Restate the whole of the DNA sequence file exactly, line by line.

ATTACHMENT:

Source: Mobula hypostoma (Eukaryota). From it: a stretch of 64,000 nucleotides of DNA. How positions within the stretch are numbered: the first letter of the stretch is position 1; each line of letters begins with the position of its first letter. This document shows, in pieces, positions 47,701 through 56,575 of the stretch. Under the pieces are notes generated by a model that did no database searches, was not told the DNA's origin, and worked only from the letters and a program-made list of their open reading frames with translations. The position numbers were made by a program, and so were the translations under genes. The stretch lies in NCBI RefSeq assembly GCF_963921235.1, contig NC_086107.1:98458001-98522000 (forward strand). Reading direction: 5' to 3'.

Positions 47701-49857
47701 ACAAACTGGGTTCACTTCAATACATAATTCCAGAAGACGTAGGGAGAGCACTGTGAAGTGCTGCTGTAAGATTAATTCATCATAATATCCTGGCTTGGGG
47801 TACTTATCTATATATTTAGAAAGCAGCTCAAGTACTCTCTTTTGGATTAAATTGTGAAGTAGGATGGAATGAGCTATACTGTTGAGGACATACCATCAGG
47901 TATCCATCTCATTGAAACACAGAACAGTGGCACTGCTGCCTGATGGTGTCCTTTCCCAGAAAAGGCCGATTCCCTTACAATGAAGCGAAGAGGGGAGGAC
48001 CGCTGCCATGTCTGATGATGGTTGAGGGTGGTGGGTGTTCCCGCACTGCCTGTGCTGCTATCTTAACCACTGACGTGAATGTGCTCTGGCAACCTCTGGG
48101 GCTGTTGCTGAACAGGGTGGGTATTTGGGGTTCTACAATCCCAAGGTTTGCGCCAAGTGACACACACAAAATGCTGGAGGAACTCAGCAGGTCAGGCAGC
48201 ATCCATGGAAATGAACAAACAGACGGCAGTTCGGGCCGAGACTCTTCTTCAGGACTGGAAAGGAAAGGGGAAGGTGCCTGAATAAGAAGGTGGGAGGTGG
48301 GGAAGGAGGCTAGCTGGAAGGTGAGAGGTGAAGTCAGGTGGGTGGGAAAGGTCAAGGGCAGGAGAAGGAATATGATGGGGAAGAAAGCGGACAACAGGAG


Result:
Source: Mobula hypostoma (Eukaryota). From it: a stretch of 64,000 nucleotides of DNA. How positions within the stretch are numbered: the first letter of the stretch is position 1; each line of letters begins with the position of its first letter. This document shows, in pieces, positions 47,701 through 56,575 of the stretch. Under the pieces are notes generated by a model that did no database searches, was not told the DNA's origin, and worked only from the letters and a program-made list of their open reading frames with translations. The position numbers were made by a program, and so were the translations under genes. The stretch lies in NCBI RefSeq assembly GCF_963921235.1, contig NC_086107.1:98458001-98522000 (forward strand). Reading direction: 5' to 3'.

Positions 47701-49857
47701 ACAAACTGGGTTCACTTCAATACATAATTCCAGAAGACGTAGGGAGAGCACTGTGAAGTGCTGCTGTAAGATTAATTCATCATAATATCCTGGCTTGGGG
47801 TACTTATCTATATATTTAGAAAGCAGCTCAAGTACTCTCTTTTGGATTAAATTGTGAAGTAGGATGGAATGAGCTATACTGTTGAGGACATACCATCAGG
47901 TATCCATCTCATTGAAACACAGAACAGTGGCACTGCTGCCTGATGGTGTCCTTTCCCAGAAAAGGCCGATTCCCTTACAATGAAGCGAAGAGGGGAGGAC
48001 CGCTGCCATGTCTGATGATGGTTGAGGGTGGTGGGTGTTCCCGCACTGCCTGTGCTGCTATCTTAACCACTGACGTGAATGTGCTCTGGCAACCTCTGGG
48101 GCTGTTGCTGAACAGGGTGGGTATTTGGGGTTCTACAATCCCAAGGTTTGCGCCAAGTGACACACACAAAATGCTGGAGGAACTCAGCAGGTCAGGCAGC
48201 ATCCATGGAAATGAACAAACAGACGGCAGTTCGGGCCGAGACTCTTCTTCAGGACTGGAAAGGAAAGGGGAAGGTGCCTGAATAAGAAGGTGGGAGGTGG
48301 GGAAGGAGGCTAGCTGGAAGGTGAGAGGTGAAGTCAGGTGGGTGGGAAAGGTCAAGGGCAGGAGAAGGAATATGATGGGGAAGAAAGCGGACAACAGGAG